United States District Court, W.D. Virginia, Abingdon Division
Zachary T. Lee, Assistant United States Attorney, Abingdon,
Virginia, for United States;
Ashanti Rhan Henry, Pro Se Defendant.
P. Jones United States District Judge
defendant, Ashanti Rhan Henry, proceeding pro se, has filed a
Motion to Vacate, Set Aside, or Correct Sentence pursuant to
28 U.S.C. § 2255, based on claims of ineffective
assistance of counsel and constitutional error. The
government has filed a Motion to Dismiss and Henry has
responded. Accordingly, Henry's motion is ripe for
disposition. After reviewing the record, I will grant the
United States' Motion to Dismiss.
jury returned a multi-count Superseding Indictment against
Henry and ten codefendants for various drug-related crimes.
Henry was charged with four counts of distribution of cocaine
base, in violation of 21 U.S.C. §§ 841(a)(1) and
841(b)(1)(C) (Counts One through Four); one count of
possession with intent to distribute 28 grams or more of
cocaine base, in violation of 21 U.S.C. §§
841(a)(1) and 841(b)(1)(B) (Count Five); one count of
maintaining a place for the purpose of distributing a
controlled substance, in violation of 21 U.S.C. §
856(a)(1) (Count Six); and one count of conspiracy to
distribute and possess with intent to distribute 280 grams or
more of cocaine base, five kilograms or more of cocaine, and
oxycodone, in violation of 21 U.S.C. §§ 846 and
841(b)(1)(A) and 841(b)(1)(C) (Count Seven). The government
filed an Information advising Henry that because of his two
prior drug convictions, if convicted of Count Seven, he would
face “a mandatory term of life imprisonment, ”
pursuant to 21 U.S.C. §§ 846, 841(b)(1)(A) and 851.
Am. Sentencing Enhancement Information 2, ECF No. 172.
pleaded guilty pursuant to a written Plea Agreement to Count
Seven of the Indictment. Plea Agreement 1, ECF No. 276. The
Plea Agreement stipulated that Henry faced a maximum
statutory term of life imprisonment. Id. The Plea
Agreement also provided that the government had filed an
Information pursuant to 21 U.S.C. § 851, but would limit
the enhancement by relying on only one of Henry's prior
felony drug convictions and dismissing all others.
Id. at 3. In addition, the government agreed to
dismiss the remaining counts from the Indictment.
Id. at 2. The parties agreed to recommend a sentence
at the low end of the guideline range. Id. at 4.
change-of-plea hearing, Henry stated that he had had an
adequate opportunity to read and discuss with counsel the
Indictment and Plea Agreement before signing it. Plea
Hr'g Tr. 5, 6, ECF No. 291. Henry expressed some concern
regarding his representation and the terms of the Plea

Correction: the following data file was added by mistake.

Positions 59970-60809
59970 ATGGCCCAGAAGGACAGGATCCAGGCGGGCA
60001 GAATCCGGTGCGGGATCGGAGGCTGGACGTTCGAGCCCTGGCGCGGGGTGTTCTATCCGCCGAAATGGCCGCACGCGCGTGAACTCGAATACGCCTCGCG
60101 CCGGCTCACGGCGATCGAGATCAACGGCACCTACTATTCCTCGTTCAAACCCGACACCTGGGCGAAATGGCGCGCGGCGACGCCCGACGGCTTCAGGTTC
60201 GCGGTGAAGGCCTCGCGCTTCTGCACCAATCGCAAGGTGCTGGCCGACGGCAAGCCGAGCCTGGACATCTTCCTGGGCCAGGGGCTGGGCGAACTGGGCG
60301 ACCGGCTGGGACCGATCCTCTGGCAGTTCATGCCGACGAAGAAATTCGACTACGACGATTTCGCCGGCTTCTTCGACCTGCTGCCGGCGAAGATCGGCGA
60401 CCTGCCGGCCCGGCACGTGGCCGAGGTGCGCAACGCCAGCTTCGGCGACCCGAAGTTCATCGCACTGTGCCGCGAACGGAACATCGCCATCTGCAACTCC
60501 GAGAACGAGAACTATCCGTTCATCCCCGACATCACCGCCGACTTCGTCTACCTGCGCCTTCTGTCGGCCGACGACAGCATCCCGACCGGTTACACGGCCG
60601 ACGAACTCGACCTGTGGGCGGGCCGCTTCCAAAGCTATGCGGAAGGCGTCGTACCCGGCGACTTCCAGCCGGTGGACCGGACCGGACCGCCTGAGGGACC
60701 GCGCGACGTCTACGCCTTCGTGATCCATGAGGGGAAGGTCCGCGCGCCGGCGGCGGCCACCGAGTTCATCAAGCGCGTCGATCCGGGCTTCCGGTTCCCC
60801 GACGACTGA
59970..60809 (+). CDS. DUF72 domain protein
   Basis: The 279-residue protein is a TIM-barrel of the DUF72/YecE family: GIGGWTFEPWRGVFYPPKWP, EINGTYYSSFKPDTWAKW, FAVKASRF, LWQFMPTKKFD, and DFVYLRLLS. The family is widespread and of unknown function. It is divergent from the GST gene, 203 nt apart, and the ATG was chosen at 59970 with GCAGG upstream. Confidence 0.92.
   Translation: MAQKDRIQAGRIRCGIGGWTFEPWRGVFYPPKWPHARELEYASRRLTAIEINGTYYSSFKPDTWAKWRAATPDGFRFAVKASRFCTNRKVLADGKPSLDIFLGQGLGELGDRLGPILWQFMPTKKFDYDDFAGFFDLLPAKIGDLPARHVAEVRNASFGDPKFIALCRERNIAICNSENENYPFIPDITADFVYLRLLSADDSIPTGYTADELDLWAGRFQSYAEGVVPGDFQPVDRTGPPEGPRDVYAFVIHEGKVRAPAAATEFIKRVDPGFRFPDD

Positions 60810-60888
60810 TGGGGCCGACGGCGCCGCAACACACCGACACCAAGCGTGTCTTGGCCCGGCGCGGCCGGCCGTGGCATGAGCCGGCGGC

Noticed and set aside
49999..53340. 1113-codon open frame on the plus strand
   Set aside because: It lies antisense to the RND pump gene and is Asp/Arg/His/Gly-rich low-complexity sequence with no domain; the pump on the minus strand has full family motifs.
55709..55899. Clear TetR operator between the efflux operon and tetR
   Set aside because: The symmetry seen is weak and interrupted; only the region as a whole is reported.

Agreement, but ultimately affirmed that he wanted to plead
guilty. Id. at 11-29. Henry affirmed his
understanding that by pleading guilty, he gave up his right
to appeal and to collaterally attack his sentence except as
to matters that cannot be waived under the law or that allege
ineffective assistance of counsel. Id. at 31-32.
Finally, Henry affirmed that he was guilty of Count Seven.
Id. at 40. I found Henry to be fully competent and
capable of entering an informed plea and determined that his
guilty plea was knowing and voluntary. Id. at 40-41.
subsequently filed a motion through counsel seeking to
withdraw his guilty plea, asserting his innocence and
requesting that he be allowed to proceed to trial. Following
a hearing, I denied Henry's motion.
Presentence Investigation Report (“PSR”)
recommended a total offense level of 40 and a criminal
history category of V, resulting in a guideline imprisonment
range of 360 months to life imprisonment. PSR ¶ 176,
ECF No. 397. Henry's counsel submitted fourteen
objections to the PSR, including challenges to the four-level
enhancement for being an organizer or leader in the
conspiracy, the drug weight calculation, the
obstruction-of-justice enhancement, and various alleged
factual inaccuracies. Id. at 27-31. I denied those
objections, adopted the PSR, and sentenced Henry to 360
months imprisonment. Sentencing Hr'g Tr. 46, ECF No. 450;
J. 2, ECF No. 395.
appealed, asserting that I had erred by denying his motion to
withdraw his guilty plea. The Fourth Circuit affirmed.
United States v. Henry, 592 F. App'x 201, 202
(2015) (unpublished). Henry also filed a petition for a writ
of certiorari with the Supreme Court, which was denied.
Henry v. United States, 135 S.Ct. 2817 (2015).
present § 2255 motion, Henry alleges that counsel
provided ineffective assistance by (1) failing to explain to
the court that his erroneous advise induced Henry to plead
guilty; (2) failing to challenge errors in the PSR; (3)
failing to investigate; and (4) failing to explain that the
inclusion of a collateral attack waiver in his Plea Agreement
created a conflict of interest. Henry also alleges that the
Criminal Complaint that preceded the Superseding Indictment
was constitutionally deficient. Finally, in a Motion to Amend
his § 2255 Motion, ECF No. 554, Henry asserts that he is
entitled to a reduced sentence following the Supreme Court
decision in Johnson v. United States, 135 S.Ct.
state a viable claim for relief under § 2255, a
defendant must prove: (1) that his sentence was
“imposed in violation of the Constitution or laws of
the United States”; (2) that “the court was
without jurisdiction to impose such sentence”; or (3)
that “the sentence was in excess of the maximum
authorized by law, or is otherwise subject to collateral
attack.” 28 U.S.C. § 2255(a). Henry bears the
burden of proving ...